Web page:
Culleny: Defending the common wealth
What is the public commons and who controls it? This is a questions that comes with a host of implications — political, religious, social, personal; one we’ve been trying for centuries to answer. Who owns the earth? Who has dominion over it, its lives and its resources?
The will to power is about controlling the commons: defining and enforcing its boundaries, profiting from its resources, reaping its bounty. Such will is inherent in both political and religious movements, two realms often idealized as being distinct that are often indistinguishable.
Our founders expressed the idea of common wealth in the official names of certain state entities — the Commonwealth of Massachusetts among others.
Writer Thom Hartmann notes “ ... the founders understood ... they were acknowledging a ... pool of wealth that was collectively shared ... and the common functions that needed to be taken care of; we need the police, we need fire, we need schools, roads (et cetera) ... all part of the commons: the Us taking care of Us.”
This is bedrock enlightened government, but Hartman warns, “the extent to which the concept of the commons has been lost benefits the large corporations ... when we give up control of the commons ... not only have we lost control of it but we’re at the mercy of those corporations.”
This is bedrock rationality.
When we give our means of sustenance over to profit-making corporations where our life, liberty and pursuit of happiness play fourth fiddle to their business plan. This would be a deal made only by the ignorant or masochists, but we, through elected crooks, are actually the ones making it. By our general muteness we are acquiescing to it.
Not all of us are dumb in the face of corporate assaults on the public commons. The Illinois Coalition to Protect the Public Commons calls for action on its website (http://icppc9.blogspot.com): “When public assets ... are privatized citizens relinquish control ... to the corporate state. We lose good jobs, money, access, our sense of community, accountability, and legal recourse. The corporate state grows while democracy shrinks. Whose rights are protected in an ownership society?”
In every issue dealing with the privatization of any part of our public commons — police and fire departments, public education and water systems, health care, elections, highways, infrastructure, transportation, parks — whose rights are protected (or enhanced) in an ownership society should be foremost in our minds.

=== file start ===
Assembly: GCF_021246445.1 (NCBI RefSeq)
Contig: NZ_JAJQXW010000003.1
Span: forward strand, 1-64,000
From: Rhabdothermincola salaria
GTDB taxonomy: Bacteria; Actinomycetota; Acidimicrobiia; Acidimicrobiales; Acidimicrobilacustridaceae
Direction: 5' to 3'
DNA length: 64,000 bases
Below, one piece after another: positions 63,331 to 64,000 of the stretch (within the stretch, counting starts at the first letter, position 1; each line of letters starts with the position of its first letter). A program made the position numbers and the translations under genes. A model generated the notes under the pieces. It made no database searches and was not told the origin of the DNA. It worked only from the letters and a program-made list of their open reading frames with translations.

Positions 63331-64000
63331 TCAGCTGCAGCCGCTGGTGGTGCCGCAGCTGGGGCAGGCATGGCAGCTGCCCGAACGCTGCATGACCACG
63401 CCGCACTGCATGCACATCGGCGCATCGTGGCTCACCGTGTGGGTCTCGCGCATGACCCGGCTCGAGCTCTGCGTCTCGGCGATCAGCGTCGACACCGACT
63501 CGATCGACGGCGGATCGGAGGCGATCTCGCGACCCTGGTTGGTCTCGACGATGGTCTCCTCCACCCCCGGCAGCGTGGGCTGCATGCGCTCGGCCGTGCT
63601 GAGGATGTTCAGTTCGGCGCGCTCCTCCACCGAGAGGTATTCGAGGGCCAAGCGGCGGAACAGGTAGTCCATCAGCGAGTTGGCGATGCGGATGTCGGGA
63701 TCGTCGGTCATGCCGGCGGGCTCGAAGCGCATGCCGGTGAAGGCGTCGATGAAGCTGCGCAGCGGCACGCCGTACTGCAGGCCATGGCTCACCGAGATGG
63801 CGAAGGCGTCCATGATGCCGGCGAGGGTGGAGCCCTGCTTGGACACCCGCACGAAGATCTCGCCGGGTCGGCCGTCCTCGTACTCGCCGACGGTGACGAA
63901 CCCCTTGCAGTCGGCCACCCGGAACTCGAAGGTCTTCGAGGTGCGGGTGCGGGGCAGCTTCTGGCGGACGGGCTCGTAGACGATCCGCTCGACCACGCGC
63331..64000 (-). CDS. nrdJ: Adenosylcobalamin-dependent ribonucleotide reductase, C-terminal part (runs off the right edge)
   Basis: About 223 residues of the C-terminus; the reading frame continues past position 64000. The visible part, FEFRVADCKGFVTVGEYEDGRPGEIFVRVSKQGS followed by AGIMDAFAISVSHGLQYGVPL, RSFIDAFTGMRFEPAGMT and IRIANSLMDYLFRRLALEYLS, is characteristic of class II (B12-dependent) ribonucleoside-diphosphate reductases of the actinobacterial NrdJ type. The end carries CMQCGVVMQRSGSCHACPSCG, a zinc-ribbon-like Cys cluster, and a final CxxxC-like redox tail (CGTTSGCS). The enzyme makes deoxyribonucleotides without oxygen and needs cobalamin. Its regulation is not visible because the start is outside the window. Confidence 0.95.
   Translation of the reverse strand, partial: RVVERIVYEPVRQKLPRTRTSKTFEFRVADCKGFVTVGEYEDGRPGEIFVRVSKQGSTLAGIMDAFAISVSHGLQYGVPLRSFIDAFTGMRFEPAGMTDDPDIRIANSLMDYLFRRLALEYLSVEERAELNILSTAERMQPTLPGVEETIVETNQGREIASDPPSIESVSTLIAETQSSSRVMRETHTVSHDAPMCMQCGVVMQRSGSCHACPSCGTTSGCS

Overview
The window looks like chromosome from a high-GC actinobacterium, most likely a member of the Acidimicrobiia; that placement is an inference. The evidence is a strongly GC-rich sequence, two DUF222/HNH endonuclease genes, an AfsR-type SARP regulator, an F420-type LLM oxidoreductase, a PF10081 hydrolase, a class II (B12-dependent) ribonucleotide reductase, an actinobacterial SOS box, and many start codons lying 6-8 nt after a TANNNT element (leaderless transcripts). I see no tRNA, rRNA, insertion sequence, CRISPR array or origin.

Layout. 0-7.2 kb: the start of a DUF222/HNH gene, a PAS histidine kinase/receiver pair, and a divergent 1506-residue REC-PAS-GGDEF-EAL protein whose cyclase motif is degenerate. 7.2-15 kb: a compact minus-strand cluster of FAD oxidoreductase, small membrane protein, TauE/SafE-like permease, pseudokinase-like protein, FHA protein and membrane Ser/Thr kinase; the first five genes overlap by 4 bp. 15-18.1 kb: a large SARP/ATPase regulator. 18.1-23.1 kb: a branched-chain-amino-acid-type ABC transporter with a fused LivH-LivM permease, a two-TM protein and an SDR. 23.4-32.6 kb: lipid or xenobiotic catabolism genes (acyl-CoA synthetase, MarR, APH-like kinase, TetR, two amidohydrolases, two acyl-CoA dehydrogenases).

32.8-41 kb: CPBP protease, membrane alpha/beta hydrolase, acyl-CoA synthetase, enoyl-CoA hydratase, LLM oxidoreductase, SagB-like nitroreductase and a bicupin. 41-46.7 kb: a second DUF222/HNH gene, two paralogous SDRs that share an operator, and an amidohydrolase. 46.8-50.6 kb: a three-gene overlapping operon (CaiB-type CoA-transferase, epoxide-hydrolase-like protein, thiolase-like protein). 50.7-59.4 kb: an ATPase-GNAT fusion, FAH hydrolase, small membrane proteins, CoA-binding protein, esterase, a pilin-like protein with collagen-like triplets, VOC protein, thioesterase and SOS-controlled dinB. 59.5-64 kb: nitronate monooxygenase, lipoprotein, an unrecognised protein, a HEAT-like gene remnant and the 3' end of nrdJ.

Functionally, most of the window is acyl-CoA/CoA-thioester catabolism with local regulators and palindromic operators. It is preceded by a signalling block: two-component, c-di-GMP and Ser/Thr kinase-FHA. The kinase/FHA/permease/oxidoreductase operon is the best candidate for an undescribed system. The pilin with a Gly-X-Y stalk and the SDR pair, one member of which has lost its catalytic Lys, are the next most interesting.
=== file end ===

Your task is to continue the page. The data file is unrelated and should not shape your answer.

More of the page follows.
There’s a weird selective blaming that permeates the right in this country. It’s always been there, but gained traction again with Ronald Reagan’s election in 1980.
Reagan, the Affable King of Wealth Re-distribution, sold Americans on the idea that government is the problem. Behind Reagan’s slippery snake-oil salesman glad-handing and charm lurked a spirit mean enough to undermine the well-being of middle-class Americans and the poor. His happy callousness might be summed up in a rule of his USDA that, in the case of federally subsidized public school lunches, ketchup could be considered a vegetable.
Reagan busted unions, undermined the oversight of public agencies by placing at their heads managers who worked to sell them out. Under his administration, school lunch programs were severely cut, pre-natal programs were sliced, federal job-training programs ended, the Legal Aid Corporation eviscerated.
But what’s most startling is the selective memory of those who today have taken Reagan’s ideas to the max. They blame government for every ill that faces us, and progressive government for driving us into debt. Yet, the Daily Kos reminds us, while under Reagan “ ... the U.S. went from being the world’s largest creditor to being the largest debtor nation.”
Government is not the problem. The problem is government corrupted by private money. This is what libertarians and the right, in general, omit from their arguments: the invasion of the commons by the private sector through sell-outs by politicians.
Corporations have no right to what the people should control. If you need an example of why here’s one champion of corporate capitalism in recent news: “Nestle Chairman Peter Brabeck-Letmathe believes that ‘access to water is not a public right.’”
Think about that. But privatization of our water supply is a sure road to ruin as corporations buy water rights in states like Maine leaving depleted aquifers requiring residents to stock up on Nestle’s Poland Spring.
Corporations are not in the business of public well-being. Left to their own devices, corporations are on the record for lying, cheating, stealing, bribing, maiming and poisoning if their bottom lines look shaky. Only the seriously self-destructive would turn over our common wealth to be managed and sold back to us by private entities with just one thing on their minds: profit — and more of it.
So what do we do when even our government is largely in the pockets of corporations?
Last week, hundreds of thousands of Egyptians took to the streets to protest and protect their commonwealth. By the massing of their outrage they unseated a government.
The next time you have a chance to out-flank our cash-twisted politics foisted on us by the Supreme Court’s Citizens-United-money-is-free-speech ruling by attending an anti-corporate demonstration, don’t pooh-pooh it as having sprung from the minds of radicals. Join up; do it! It will not make you a socialist.
Culleny lives in Shelburne Falls, works in construction, is a singer/songwriter, and has done commentary for National Public Radio. His email address is email@example.com.